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Wednesday, September 16, 2009

The Movements of Chris Allen -- Update your bookmarks, CA fans, Chris Allen is moving his Daily Breakdowns to Comic Book Galaxy's new group blog, Trouble with Comics.

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Monday, September 07, 2009

The Spirit of Eddie Campbell -- There's two great quotes in this piece about creating stories for Will Eisner's The Spirit: The New Adventures, a mixed-quality title from Kitchen Sink from years back. The first one is this:
I've never been fond of the idea of lots of different artists taking a crack at an old comic strip. The best characters in the old days were like an artist's signature while the characters of today are well, meh.
Yes. Just so. And then there's this one, which very nearly made me laugh out loud:
Eisner's late comic book covers always look too much like the Marvel formula to be entirely enjoyable. And also, somebody is always biting somebody else's clothes.
Go read the entire thing, it's pure gold.


Thursday, September 03, 2009

Fantagraphics is Blowing Out Their Comics Inventory -- Trust me when I tell you I would be linking to this even if Fantagraphics didn't advertise here on Comic Book Galaxy. North America's Finest Comics Publisher is blowing out an astonishing array of stapled, floppy funnybooks (and selected other items as well), and the floppies are mostly marked at -- get this! 99 cents a piece. Lots of great titles like Hate, Love and Rockets, Jim, Weasel, Measles and more, and all for less than a pack of gum. Click here to go to the amazing Fantagraphics 99 cent sale.


Wednesday, September 02, 2009

Harvey Pekar Conversations -- I'm a bit stunned to find out via Mike Rhode's blog that his book Harvey Pekar: Conversations has only sold 600 copies. I'd guess ten times that many people went to see the American Splendor movie in its first week.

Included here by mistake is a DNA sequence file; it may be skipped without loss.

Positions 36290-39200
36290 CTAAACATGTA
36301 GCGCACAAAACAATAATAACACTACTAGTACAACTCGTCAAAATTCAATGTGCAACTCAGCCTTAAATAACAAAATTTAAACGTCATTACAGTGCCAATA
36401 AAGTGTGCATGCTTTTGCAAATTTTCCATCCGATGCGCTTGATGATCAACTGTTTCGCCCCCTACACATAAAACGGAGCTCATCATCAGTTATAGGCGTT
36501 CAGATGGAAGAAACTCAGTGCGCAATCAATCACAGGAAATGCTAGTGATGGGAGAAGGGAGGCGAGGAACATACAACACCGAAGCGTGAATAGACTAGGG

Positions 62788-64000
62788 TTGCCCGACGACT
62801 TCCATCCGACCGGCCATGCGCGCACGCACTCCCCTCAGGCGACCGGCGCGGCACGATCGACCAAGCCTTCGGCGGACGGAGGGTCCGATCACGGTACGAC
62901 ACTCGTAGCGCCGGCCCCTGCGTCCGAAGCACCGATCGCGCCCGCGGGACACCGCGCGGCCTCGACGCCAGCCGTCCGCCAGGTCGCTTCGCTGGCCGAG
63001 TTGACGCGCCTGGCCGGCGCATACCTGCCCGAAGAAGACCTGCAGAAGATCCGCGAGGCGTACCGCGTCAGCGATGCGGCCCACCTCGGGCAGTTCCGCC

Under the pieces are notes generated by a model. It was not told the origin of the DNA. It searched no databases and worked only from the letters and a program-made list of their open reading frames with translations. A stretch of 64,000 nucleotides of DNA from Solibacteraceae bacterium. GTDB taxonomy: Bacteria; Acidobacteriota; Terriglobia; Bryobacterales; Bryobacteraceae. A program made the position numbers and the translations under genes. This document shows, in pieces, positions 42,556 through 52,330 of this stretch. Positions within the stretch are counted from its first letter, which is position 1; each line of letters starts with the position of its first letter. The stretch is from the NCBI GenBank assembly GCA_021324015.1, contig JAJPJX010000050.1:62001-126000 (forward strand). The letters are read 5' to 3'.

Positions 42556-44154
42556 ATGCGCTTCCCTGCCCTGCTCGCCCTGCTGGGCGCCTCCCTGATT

In the interests of full disclosure, my interview with Harvey Pekar appears in the book, along with many, many other great chats with the man. The book's prime mover, Mike Rhode earned a thank you in my new eBook Conversations with ADD because he was the one who originally transcribed the interview using an MP3 of my chat with Pekar.

Now, Mike doesn't seem particularly ruffled that the book has only sold 600 copies, but my gut tells me that far many more people would be interested to read it if they knew it was available. So if you're one of those people, click here to go to the University Press of Mississippi page for Harvey Pekar: Conversations and consider buying one of the remaining copies. It's a vital oral history of one of the most important areas of comics history of the last 50 years, outlining the struggle to find a place in the comics market for genuinely adult comics, and highlighting Harvey's passion for stories about his life, stories that carry a universal appeal to anyone who reads them.


Download my free new eBook of nearly four dozen interviews with comics creators, Conversations with ADD, by clicking here. A full list of interview subjects can be found here.

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Monday, August 17, 2009

The Oral History of Marvel Comics -- I really dig this article Sean T. Collins assembled for Maxim.

My favourite quote comes from Roy Thomas: "After a few years at DC, Jack wanted to come back, but he knew he had set a few fires. Stan hadn’t been too happy about this [DC character] Funky Flashman that Jack had based on him. Jack joked, 'Well, it was all in fun.' It wasn’t all in fun."

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Wednesday, August 12, 2009

Publishers Weekly Interviews Fanta's Eric Reynolds -- I can't say enough about how good Eric Reynolds is at his job. Hands-down the canniest and most professional publicist in the comics industry, he also bends over backwards to make sure people like me, who write about comics, have the information and access they need to get the job done.

Sure, it's all to the good of his employer to do his job as well as he does, but considering that that employer is one of the two or three most vital comics publishers on the planet at the moment, well, the fact that he is as good at what he does as he is means that Eric Reynolds is one of the most valuable, and valued, people in comics.

Here's an interview with the man, at Publisher's Weekly.


Daily Comics Commentary from Christopher Allen -- That appears to be the plan, which is great news as far as I am concerned. The first Daily Breakdowns is here.


Wednesday, August 05, 2009

Literate Discussion of Worthwhile Recent Superhero Comics -- Rare enough a thing that I thought I should share it with you. It's at The Comics Journal Message Board.

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Tuesday, August 04, 2009